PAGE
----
Brave New World

             “Brave New World” opens in a technically advanced future world. In the beginning, we see the Director of World Hatcheries lead the new hatchery students on a tour of a Conditioning Center in London where babies are produced in bottles and pre-sorted to determine which class level they will be born into. These class levels rank: Alpha, Beta, Gamma, Delta, and Epsilon. There are no parents, and babies are conditions from birth to learn certain behaviors. All diseases have been eliminated, and when people are feeling down, they just take soma, a wonder drug, much like modern day Prozac. Also, people are conditioned from birth not to love one person, so there is no marriage and most people have many lovers. If one were to not be promiscuous, they would be considered an outcast. Children in the World State are conditioned and taught to play erotic games, so that they have no fear of sexual encounters. The United States does not use the fetal alcohol syndrome, bokanovskification, or hypnopedia to manipulate its population. Instead, it utilizes the human tendency to absorb and accept the traditions of the society for conditioning, allows social mobility to distribute people to their proper places in society, and vies a wide choice of amusements to occupy the time and spare the people unnecessary and painful thought on their conditioning. Some of the essentials of today’s happiness include a car, a TV, a stereo, etc. Although many argue that we have a strong freedom of choice and individuality, the fact remains that we are so much like other people that we cannot recognize our own conditioning. We are astonished at the conditioning that takes place in the “brave new world,” but in actuality, we are conditioned much the same. Aside from the sleep teaching and mandatory drug use, we rank ourselves. “Punks, jocks, preps, skaters, freaks, gothic, etc;” those are all castes that we use to rank others and ourselves. The peo...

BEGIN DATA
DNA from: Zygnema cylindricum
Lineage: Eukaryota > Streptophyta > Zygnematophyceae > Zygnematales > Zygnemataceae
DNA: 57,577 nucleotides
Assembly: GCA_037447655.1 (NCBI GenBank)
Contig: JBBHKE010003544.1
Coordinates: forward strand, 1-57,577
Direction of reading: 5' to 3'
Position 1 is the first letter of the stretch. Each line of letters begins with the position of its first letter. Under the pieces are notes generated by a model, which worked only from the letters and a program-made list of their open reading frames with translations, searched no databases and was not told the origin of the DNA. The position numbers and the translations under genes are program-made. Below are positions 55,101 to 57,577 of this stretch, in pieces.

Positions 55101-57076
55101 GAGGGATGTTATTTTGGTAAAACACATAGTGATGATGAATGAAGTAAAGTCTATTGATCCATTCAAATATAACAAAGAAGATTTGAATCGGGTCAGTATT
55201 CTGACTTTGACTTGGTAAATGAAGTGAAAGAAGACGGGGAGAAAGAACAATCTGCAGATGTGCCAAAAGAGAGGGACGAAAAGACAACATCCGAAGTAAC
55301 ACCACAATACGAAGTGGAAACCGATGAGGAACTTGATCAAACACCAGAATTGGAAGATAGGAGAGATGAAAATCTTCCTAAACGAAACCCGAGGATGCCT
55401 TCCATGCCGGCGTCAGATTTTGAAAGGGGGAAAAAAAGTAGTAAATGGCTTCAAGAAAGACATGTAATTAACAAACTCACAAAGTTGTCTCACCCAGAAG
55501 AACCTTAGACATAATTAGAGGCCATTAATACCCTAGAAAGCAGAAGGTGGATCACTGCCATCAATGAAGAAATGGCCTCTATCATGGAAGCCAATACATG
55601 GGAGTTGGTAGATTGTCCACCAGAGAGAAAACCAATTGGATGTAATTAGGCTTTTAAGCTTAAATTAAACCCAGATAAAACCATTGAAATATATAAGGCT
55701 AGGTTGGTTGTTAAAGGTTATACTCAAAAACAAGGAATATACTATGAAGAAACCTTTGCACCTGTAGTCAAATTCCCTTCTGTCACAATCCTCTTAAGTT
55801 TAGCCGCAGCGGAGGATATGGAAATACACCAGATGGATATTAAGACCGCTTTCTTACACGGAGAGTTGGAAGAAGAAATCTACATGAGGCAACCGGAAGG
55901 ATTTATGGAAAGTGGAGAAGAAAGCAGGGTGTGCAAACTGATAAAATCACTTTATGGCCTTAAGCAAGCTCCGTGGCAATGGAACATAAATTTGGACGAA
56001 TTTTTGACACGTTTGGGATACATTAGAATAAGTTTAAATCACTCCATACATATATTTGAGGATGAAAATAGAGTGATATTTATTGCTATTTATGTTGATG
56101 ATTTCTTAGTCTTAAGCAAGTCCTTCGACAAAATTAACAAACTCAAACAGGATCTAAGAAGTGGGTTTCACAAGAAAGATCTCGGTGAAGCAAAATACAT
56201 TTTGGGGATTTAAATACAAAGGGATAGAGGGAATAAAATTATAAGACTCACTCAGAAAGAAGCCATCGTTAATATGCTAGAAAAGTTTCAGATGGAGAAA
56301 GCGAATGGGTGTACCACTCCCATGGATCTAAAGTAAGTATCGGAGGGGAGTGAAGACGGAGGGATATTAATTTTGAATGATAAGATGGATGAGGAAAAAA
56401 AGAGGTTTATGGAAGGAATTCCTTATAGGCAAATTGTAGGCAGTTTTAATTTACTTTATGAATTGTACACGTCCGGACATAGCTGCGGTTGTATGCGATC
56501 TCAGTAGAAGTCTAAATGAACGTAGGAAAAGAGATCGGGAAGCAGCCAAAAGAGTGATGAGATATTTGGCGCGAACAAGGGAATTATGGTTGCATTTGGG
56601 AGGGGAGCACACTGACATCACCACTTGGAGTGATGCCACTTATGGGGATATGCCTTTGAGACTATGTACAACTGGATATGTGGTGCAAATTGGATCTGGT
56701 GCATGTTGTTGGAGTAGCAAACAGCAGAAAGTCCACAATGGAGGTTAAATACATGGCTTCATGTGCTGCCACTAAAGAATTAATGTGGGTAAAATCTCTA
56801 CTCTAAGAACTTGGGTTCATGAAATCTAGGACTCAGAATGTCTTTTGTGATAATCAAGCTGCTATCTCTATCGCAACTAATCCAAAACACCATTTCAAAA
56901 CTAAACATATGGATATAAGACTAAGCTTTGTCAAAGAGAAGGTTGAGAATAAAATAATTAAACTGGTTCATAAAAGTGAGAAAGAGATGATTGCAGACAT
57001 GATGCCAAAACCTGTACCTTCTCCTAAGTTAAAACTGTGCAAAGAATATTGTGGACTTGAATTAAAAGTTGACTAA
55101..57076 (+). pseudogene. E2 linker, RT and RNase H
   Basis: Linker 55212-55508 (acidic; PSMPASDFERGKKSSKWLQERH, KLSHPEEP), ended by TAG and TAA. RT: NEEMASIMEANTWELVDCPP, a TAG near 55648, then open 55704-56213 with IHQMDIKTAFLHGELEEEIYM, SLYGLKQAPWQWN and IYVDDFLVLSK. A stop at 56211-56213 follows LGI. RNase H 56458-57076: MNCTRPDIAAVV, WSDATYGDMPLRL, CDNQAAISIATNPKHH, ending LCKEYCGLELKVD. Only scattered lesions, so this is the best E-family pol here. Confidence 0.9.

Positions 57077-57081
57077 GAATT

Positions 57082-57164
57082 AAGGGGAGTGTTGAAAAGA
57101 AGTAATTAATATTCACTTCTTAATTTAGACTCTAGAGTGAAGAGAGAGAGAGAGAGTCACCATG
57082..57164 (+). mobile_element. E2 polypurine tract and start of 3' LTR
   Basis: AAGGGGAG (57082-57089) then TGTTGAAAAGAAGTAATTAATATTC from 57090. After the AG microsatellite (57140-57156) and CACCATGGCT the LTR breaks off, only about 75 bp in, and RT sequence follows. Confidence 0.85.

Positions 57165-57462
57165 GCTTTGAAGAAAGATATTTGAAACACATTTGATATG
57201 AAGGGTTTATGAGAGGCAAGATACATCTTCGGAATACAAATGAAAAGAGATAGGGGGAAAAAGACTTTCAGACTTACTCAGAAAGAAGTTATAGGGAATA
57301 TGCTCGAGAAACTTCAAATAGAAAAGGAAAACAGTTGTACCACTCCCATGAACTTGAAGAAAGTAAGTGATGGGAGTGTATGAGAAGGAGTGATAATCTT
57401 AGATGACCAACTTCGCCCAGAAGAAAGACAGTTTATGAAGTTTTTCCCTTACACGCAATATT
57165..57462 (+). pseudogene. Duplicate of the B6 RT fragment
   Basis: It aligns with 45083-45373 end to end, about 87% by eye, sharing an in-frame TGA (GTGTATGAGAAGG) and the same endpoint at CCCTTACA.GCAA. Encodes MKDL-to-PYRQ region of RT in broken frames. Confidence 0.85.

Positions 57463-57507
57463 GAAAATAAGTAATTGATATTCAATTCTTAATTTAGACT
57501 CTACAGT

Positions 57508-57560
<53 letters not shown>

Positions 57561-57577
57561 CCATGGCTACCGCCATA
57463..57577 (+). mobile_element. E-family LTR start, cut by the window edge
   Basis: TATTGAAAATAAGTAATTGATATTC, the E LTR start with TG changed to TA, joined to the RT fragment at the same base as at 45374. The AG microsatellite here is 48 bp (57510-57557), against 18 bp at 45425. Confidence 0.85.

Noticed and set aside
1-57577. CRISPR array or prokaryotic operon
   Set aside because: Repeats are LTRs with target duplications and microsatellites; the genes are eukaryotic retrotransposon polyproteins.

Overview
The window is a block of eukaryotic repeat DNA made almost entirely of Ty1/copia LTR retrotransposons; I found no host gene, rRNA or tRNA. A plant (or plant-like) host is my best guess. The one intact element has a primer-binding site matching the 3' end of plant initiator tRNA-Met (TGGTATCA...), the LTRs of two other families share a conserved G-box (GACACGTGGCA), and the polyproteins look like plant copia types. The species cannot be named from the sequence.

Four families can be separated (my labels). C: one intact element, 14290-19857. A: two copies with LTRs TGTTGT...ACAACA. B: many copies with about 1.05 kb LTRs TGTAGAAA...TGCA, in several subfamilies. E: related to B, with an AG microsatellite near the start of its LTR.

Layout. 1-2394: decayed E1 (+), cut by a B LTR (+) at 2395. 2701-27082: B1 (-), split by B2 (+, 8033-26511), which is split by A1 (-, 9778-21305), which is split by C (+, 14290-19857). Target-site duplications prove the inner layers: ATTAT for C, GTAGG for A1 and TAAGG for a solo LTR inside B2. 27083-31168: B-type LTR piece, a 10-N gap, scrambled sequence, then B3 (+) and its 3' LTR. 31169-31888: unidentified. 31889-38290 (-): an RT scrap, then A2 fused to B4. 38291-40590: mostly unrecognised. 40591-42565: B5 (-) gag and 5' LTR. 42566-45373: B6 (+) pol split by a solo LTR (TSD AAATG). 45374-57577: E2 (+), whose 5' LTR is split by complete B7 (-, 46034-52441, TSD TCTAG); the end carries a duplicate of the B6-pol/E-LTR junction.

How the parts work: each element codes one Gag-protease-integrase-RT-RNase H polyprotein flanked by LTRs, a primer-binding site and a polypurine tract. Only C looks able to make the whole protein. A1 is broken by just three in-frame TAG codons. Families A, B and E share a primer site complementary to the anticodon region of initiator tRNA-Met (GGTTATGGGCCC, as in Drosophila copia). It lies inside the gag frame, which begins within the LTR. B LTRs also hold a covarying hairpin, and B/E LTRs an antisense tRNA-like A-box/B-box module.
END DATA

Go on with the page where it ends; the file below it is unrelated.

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Brave New World. (1969, December 31). In Retrieved 01:56, January 17, 2017, from